Last summer Mr. and Mrs. J. W. Motley, Portland, were visitors at the Maupin Camp grounds. While here Mrs. Motley told of being a fly tier and Johnny Williams caught several small stone flies and asked could she duplicate them. The lady said she could, thereupon the camp ground man gave an order, specifying the flies must be true to the sample. Saturday he received an initial shipment of the flies. They have been tried and exceeded all expectations, those using them making good catches of good trout. The flies received by Johnny come in two sizes - 12's and 14’s - and are as true to nature as is possible to make them.

    Mr. Motley writes that among her orders for flies this spring has been one from President Coolidge, while Congressman Hawley has ordered many for friends at Washington, D. C.

    Meier & Frank of Portland want the exclusive sale of the new fly. The hook on which the fly is tied comes direct from Oslo, Norway, none of the kind desired being made in this country. The first order for hooks placed by Mrs. Motley brot but 1500, and as these have been tied and the demand so great, the lady has ordered a large supply to be delivered as soon as possible.

    Multnomah Anglers club members who have used the Williams Special, are enthusiastic over them. Mrs. Motley searched the state over for the right feathers for the special finally securing what she wanted from near Roseburg.

    The Maupin Times April 26th, 1928


    Has No Desire to Arrest Violators
    Therefore Asks That the Laws Be Adhered To

    With fishing season now open Harold Clifford, state game warden, make an urgent request that all citizen observe the law that have been made for the protection of fish.

    "We have no desire to arrest men or women for violation of the law," he said last week. "We want them to know, that all citizens of Oregon they are harming their state and themselves by angling in closed streams, taking more than the legal limit or catching fish under six inches in length. Our warden make it their business to educate the fishermen. They make arrests only when they find fishermen willfully and viciously violating the laws. If a man is angling for trout he is entitled to sixty fish in one week they are his fish if he can catch them. When he takes more than that number he makes it necessary for the warden to do his duty and make an arrest that will mean punishment."

    The Maupin Times April 25th, 1929

    A Plea for Trout

    Joel La Follette - Wednesday, May 24, 2017

    Transcribed from The Dalles Daily Chronicle, January 13th, 1893


    It Is Necessary for Us to Read the Fish Commission the Riot Act About Black Bass.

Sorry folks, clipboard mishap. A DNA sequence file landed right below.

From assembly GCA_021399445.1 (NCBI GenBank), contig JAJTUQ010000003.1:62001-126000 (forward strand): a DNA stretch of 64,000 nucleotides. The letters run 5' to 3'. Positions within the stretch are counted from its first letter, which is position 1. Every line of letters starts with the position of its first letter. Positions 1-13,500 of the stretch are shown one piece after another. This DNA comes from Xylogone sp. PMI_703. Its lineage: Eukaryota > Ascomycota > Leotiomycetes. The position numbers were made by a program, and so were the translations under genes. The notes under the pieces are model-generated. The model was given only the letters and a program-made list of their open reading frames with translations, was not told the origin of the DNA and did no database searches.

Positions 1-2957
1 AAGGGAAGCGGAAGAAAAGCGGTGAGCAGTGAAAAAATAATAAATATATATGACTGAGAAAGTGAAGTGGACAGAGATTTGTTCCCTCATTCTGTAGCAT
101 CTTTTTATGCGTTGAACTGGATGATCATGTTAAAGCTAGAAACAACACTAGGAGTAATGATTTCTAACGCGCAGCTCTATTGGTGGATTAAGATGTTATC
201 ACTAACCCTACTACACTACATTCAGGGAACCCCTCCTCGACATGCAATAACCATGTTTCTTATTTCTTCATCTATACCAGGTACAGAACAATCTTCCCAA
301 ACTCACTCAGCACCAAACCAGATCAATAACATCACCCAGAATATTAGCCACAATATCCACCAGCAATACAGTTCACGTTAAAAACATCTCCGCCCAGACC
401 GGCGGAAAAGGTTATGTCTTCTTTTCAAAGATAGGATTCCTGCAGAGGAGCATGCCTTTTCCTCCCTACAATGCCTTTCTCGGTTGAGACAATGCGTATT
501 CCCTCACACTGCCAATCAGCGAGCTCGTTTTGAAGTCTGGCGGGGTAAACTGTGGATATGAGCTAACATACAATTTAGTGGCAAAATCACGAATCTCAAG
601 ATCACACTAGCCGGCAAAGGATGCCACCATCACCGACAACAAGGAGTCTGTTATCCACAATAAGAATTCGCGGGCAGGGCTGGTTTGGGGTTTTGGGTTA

It is proposed sometime soon to send out another carload of Bass from eastern waters by the United States fish commission to stock the lakes and streams of Oregon and Washington. Our mountain trout has been the divinity of anglers in Oregon streams for time immemorial, and there is a wholesome objection raised to the proposal of the United States fish commission in its efforts of supplanting them with bass from anywhere.

    Judges, presidents, senators and plebeians, who have gone many miles to toss the gamy speckled trout a fly will ask the press of this coast to enter a protest against this proposed desecration, which is a worse one than the infliction visited upon our “preserves” by the introduction of carp and bull-pouts.

    Our mountain trout is the acknowledged king of all fresh water fishes. No other will take the fly like him or compare in gaminess; nor is there any so toothsome. The black bass is a very good fish compared with the bull-pout and sunfish, but he is hot in the same category with the trout.

    As food the black bass brings eighteen cents a pound in the New York market today, where the trout sells for a dollar a pound. There is a corresponding difference in their game qualities. The bass is not the superior of our trout, in size even. Any one who has ever caught either the large bass, or the small-mouthed bass, in eastern waters, where the fishing is considered good, will tell you, if they ever had the experience, that they, never had so much sport in a whole day, as they found in Trout lake, or any one of the hundred trout streams in the vicinity of The Dalles in half an hour.

    This is not the climate, either, for bass, under the most favorable circumstances, and he would never flourish here. He is no comparison to the trout in any sense, and our Rod and Gun clubs should teach the fish commission that their labors in this behalf would never be appreciated.

    Our fish is a true trout, though differing slightly from the eastern brook trout, and being a purely Pacific coast product, it should be our pride and ambition to keep him at his best. Then we may treat out eastern visitors to sport such as they can only read about at home. Nothing less than the speckled beauties we have is good enough for the waters of our magnificent regions. Let us put a stop to the fishing out of season, slaughtering trout with giant powder and set-lines, and the Inland Empire will long remain a spot tor anglers to dream of.